A Holyrood committee is to conduct an inquiry into lobbying to determine whether there is a problem in Scotland, either “actual or perceived”.
The Standards, Procedures and Public Appointments Committee (SPPA) is also to consider what steps might be needed to improve transparency and whether the introduction of a statutory register of lobbyists would help address any such problem.
The move by the Committee follows the Scottish Government’s indication (13 June 2013) that it intends to introduce legislation in this area within this parliamentary session (2011-2016).
Launching a call for evidence from interested parties, Helen Eadie MSP, Deputy Convener of the SPPA Committee, said:
“Throughout this inquiry our Committee will examine the issue of lobbying and access to MSPs.
“Our main focus will be whether there is a problem, either actual or perceived, with lobbying in Scotland, and what steps should be taken to address any issues that are identified.
“The Committee would therefore like to receive views on these issues. In particular the Committee seeks views on a proposed statutory register of lobbyists, who should be on such a list, how it would operate and whether other steps might be needed to ensure integrity and public confidence in the decision-making process.”
The remit for the SPPA inquiry is:
- To examine whether there is a problem, either actual or perceived, with lobbying and, if so, how this can most effectively be addressed;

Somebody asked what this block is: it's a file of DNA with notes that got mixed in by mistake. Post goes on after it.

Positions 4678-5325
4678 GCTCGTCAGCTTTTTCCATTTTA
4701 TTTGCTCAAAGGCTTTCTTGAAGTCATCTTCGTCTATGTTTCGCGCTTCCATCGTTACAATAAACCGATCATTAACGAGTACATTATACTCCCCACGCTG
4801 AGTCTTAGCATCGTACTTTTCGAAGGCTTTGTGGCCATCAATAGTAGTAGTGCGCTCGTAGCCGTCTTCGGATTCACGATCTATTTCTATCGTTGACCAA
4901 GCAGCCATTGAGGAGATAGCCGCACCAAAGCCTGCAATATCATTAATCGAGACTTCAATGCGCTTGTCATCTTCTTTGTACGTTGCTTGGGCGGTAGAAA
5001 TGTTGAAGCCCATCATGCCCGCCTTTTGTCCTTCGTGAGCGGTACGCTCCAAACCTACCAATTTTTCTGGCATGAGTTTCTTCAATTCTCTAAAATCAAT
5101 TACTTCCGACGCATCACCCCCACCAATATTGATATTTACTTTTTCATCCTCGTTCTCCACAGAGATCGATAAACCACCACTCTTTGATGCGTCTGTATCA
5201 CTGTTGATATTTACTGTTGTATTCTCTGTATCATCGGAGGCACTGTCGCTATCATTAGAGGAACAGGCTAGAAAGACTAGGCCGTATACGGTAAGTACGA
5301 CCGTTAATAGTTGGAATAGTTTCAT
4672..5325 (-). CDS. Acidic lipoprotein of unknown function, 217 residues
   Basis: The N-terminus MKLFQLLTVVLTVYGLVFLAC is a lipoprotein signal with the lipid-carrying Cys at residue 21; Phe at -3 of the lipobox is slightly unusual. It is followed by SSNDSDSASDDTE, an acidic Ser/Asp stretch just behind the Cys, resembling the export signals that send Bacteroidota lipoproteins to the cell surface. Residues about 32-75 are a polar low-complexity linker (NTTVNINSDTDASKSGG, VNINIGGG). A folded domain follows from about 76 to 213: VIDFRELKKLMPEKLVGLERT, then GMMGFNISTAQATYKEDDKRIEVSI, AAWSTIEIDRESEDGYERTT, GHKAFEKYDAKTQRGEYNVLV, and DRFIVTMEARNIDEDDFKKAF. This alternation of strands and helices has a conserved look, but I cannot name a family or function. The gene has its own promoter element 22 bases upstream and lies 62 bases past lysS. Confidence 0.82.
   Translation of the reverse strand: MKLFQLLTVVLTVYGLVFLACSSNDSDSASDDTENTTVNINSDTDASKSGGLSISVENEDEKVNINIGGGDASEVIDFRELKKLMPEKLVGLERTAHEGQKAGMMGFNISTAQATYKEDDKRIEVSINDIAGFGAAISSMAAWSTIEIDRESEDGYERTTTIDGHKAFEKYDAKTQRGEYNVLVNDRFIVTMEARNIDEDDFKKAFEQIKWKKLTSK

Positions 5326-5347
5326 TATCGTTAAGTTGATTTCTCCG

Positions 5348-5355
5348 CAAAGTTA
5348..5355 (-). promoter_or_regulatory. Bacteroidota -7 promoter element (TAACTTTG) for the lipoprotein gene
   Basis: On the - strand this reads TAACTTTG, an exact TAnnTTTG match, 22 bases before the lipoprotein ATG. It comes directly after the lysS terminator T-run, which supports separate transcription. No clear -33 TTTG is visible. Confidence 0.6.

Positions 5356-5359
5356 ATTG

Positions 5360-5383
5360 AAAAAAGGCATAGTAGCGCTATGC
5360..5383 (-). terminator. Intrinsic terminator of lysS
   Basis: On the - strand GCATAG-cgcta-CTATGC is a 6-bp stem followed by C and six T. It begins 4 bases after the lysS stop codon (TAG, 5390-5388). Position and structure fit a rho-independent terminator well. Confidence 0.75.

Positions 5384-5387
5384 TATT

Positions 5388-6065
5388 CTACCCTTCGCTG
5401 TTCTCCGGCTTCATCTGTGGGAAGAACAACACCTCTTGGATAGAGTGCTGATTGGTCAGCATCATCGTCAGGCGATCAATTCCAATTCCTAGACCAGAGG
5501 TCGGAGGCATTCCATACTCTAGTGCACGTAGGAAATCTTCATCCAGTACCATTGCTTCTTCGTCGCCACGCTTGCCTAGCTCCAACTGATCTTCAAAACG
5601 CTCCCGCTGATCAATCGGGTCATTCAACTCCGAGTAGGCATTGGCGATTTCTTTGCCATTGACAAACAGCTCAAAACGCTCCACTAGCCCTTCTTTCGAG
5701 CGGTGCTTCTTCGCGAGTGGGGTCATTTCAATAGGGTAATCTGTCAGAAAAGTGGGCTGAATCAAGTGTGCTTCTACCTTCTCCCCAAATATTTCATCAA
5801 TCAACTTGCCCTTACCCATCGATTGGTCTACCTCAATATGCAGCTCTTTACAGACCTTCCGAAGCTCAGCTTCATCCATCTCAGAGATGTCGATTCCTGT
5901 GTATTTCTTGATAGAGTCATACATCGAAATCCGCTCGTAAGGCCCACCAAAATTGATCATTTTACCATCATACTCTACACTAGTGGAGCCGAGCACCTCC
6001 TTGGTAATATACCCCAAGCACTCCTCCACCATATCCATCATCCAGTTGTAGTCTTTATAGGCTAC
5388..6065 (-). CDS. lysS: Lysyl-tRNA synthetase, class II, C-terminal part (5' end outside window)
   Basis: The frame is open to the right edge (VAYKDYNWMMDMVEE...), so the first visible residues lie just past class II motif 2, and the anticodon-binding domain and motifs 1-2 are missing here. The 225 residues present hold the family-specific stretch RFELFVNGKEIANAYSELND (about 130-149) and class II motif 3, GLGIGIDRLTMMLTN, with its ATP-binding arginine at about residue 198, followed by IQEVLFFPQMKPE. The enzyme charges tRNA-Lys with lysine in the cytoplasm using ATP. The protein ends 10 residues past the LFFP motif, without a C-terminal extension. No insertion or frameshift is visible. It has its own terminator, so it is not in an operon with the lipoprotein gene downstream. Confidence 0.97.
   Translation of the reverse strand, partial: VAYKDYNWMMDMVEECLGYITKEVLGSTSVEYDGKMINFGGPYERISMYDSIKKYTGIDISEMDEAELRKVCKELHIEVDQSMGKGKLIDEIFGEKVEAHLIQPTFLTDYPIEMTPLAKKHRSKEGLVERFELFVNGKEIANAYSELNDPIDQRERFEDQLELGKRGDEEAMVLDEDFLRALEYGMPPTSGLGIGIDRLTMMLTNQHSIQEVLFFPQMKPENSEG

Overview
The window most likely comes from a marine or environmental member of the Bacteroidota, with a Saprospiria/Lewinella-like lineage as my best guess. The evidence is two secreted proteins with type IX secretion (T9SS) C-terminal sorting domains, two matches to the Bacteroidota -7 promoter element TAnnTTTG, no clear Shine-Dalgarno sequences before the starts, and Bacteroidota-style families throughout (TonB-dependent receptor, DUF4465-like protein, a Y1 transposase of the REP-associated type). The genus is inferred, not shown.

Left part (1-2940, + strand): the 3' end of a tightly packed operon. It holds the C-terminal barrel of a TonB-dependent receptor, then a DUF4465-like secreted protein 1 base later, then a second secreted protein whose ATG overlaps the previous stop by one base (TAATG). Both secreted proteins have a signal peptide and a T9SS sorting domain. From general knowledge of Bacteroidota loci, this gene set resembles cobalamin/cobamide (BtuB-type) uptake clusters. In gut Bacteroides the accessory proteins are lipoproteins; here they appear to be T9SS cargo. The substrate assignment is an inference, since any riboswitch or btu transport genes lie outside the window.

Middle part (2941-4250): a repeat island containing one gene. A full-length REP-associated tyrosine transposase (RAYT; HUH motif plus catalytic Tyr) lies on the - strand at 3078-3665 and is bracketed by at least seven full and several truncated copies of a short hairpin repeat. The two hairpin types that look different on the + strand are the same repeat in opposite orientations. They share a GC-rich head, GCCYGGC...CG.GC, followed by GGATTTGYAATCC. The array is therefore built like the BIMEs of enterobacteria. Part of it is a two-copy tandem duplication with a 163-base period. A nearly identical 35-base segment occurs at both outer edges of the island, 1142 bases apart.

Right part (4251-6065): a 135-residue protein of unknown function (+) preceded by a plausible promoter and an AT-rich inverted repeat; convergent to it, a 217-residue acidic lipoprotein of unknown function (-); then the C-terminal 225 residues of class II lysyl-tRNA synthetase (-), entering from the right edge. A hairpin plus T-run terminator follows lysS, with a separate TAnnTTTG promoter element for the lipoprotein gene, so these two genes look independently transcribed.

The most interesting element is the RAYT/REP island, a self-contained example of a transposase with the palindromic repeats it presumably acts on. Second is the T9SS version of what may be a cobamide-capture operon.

- To what extent a register of lobbyists would help with this process, who such a register should cover and how it would be operated in practice, and;
- Whether other steps might be needed to improve probity and transparency in this area.
The deadline for inquiry responses is 10 January 2014.
On 13 June 2013, the Scottish Government indicated that it will legislate within this parliamentary session to give effect to proposals first raised by Neil Findlay MSP.
On 17 May 2013, Neil Findlay MSP presented a final proposal for a member’s bill, which would require individuals and organisations that lobby MSPs, Scottish Ministers or relevant public officials, either on their own account or on behalf of third parties, to record relevant information about their activity in a published register.
In Session 1 of the Scottish Parliament the Standards Committee undertook an inquiry into lobbying which resulted in its ‘1st Report 2002, Report on Lobbying’. The report recommended the introduction of a statutory registration scheme for commercial lobbyists and a voluntary code of conduct for all lobbyists, but was not implemented by Parliament.
The Report on Lobbying also recommended, however, revisions to the Code of Conduct for MSPs in relation to paid advocacy which have been incorporated into by the Code.
The Transparency of Lobbying, Non-Party Campaigning and Trade Union Administration Bill is currently being scrutinised by the UK Parliament. Under the proposed laws, individuals and companies lobbying ministers and civil servants would have to declare who they represented.